PM's science prize for Wyithe

How did the Universe light up—filling a billion years of cosmic history

PRESS RELEASE

The Universe was born in a hot Big Bang. But after 300,000 years of expansion it became a cold dark place—no galaxies, no stars, no light. A billion years later nuclear fusion lit up the Universe as hydrogen atoms clumped to form stars and galaxies.

We can still detect the heat of the Big Bang. And our best telescopes can see the light of the early galaxies. But how did the first stars and galaxies form? What triggered the cosmic dawn? What happened during the Universe’s billion-year Dark Age?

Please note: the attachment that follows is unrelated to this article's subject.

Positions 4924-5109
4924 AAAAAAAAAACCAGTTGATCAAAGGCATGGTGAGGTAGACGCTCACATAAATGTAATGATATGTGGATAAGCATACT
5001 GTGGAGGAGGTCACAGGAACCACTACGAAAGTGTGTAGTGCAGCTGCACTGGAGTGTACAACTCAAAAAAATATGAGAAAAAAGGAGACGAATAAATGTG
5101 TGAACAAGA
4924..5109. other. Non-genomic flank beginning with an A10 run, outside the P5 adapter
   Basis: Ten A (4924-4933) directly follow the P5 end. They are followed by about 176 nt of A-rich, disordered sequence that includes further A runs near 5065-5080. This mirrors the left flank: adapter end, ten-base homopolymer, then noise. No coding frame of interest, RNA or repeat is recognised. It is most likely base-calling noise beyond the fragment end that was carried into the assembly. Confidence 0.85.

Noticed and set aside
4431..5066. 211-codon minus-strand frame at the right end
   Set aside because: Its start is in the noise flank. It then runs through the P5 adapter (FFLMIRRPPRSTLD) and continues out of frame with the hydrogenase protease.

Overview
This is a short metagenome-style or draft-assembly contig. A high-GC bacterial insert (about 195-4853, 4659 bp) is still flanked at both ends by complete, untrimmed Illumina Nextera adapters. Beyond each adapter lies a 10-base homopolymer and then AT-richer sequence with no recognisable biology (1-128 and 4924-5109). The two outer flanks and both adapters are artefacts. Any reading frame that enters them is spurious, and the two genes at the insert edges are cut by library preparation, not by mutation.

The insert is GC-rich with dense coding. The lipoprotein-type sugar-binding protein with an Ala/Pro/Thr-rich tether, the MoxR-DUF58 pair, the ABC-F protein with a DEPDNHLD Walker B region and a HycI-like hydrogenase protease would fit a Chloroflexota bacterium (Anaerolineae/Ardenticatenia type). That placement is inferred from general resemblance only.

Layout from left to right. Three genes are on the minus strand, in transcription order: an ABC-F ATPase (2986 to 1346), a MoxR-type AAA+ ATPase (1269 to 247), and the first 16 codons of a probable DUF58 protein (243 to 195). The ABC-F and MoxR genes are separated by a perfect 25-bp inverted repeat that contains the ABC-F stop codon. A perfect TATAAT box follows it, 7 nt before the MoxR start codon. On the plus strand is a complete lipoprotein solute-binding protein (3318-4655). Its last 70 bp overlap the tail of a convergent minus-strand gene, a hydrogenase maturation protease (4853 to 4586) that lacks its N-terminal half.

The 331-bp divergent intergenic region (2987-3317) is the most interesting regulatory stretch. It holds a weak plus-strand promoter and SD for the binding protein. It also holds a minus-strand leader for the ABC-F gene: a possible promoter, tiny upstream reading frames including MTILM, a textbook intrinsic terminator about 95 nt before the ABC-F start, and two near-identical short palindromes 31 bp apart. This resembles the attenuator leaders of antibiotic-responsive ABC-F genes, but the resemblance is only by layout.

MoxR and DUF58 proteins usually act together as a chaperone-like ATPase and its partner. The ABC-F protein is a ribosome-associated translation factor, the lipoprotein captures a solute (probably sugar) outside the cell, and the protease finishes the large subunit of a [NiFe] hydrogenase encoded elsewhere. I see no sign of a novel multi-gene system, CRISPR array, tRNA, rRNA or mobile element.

This is one of the great unknown eras of cosmic history—particularly because there is no light nor other forms of high energy radiation to analyse. Stuart Wyithe’s theories may lead to some answers.

The ideas that this young theoretical physicist is generating on pen, paper and desktop computer will guide the questions to be asked by a new multi-billion-dollar generation of telescopes including the Square Kilometre Array, the James Webb Space Telescope, and the Giant Magellan Telescope.

For his work on the physics of the formation of the Universe, Professor Stuart Wyithe receives this year’s Malcolm McIntosh Prize for Physical Scientist of the Year.

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